Table Of Contents
2. The Enterprise: Südzucker AG
3. The general current situation of EU agriculture policy
4. The EU sugar policy
In between the worldwide system of agricultural activities, the European Union plays a very important role. As they have both, a huge consumer market and as well as an enormous production capacity, the whole world has a look on what kind of politics they make and how they act. A big change in the subvention funds could have tremendous impacts on the world economy.
The European Union spends an enormous amount of money per year to subsidize its agriculture in order to keep the production of their agricultural products within their own acreages and of course to safeguard employment within the European agricultural branch.
As we see Europe as one country, it would have the fourth largest consumption of sugar and the third biggest sugar production. Germany in this case is number two in Europe in terms of the sugar production and the Südzucker AG is therefore the biggest in Germany. Because the amount of the payments is primarily tied to the size of the enterprise, consequentially, European the German grocery-producer is also the main beneficiary of the European agriculture subsidies funds.
In the following, first of all the enterprise Südzucker will be described briefly. After that, an explanation of the European agricultural policy, including its attitudes concerning subsidies will be given, before it comes to an overview of the EU sugar policy. After all, I will broach the issue of how Südzucker should act in the future in order to save its position considering these overall policies.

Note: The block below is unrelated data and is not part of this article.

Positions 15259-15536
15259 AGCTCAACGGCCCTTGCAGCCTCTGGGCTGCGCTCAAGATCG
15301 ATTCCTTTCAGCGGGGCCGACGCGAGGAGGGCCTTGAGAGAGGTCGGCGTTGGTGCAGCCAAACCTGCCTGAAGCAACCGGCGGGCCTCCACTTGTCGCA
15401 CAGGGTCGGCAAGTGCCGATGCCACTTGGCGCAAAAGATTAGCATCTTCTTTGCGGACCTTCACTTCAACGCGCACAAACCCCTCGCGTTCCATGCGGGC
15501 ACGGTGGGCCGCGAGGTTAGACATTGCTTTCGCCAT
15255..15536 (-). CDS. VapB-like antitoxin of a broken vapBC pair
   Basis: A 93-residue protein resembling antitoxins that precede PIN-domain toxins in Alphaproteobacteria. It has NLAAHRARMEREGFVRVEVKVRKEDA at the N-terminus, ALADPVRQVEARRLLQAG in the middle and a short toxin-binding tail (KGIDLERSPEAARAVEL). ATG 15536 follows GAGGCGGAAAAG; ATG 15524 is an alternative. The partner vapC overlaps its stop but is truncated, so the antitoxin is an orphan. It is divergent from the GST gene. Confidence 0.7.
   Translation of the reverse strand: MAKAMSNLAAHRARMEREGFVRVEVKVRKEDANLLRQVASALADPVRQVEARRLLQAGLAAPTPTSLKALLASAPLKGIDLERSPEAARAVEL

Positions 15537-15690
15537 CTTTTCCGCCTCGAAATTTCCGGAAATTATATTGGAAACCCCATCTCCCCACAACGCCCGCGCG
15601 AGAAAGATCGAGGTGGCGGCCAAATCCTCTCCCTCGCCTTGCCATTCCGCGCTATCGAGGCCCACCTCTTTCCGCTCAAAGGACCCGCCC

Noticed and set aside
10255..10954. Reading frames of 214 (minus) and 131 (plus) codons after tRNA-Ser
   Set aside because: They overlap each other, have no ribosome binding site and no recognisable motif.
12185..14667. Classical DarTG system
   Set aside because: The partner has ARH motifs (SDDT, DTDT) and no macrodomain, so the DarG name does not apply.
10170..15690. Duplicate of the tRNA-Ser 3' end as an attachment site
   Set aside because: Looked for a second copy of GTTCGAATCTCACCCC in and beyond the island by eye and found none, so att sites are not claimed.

2. The Enterprise: Südzucker AG
The Südzucker AG, based in Mannheim, is a global operating German food group with 18,000 employees. Its main segment is sugar. Their turnover per year is EUR 5.9 billion and with their yearly sugar production of 4.2 million tones, they are leader on the European sugar market and one of the largest food companies in Germany. As a stock corporation, Südzucker is of course member of the German MDAX. The dividend was paid out 76 million Euros (0.40 Euros per share). The cash flow amounted to 503.8 million Euros. Because a third surprisingly strong quarter in fiscal year 2008/09 amounts to operating earnings in the first three quarters to 184 million euros, compared to 176 million Euros a year earlier. Group sales in the first three quarters increased by 5% to 4.6 billion Euros. (FAZ, 2009) At the same time the Südzucker AG was, in 2008, with more than 34 million Euros, the biggest German recipients of EU farm subsidies. (Handelsblatt, 2008) These agricultural subsidies are from the European Agricultural Guarantee Fund, financed by taxes, on production from sugar beet farmers and the sugar industry. (Südzucker , 2010)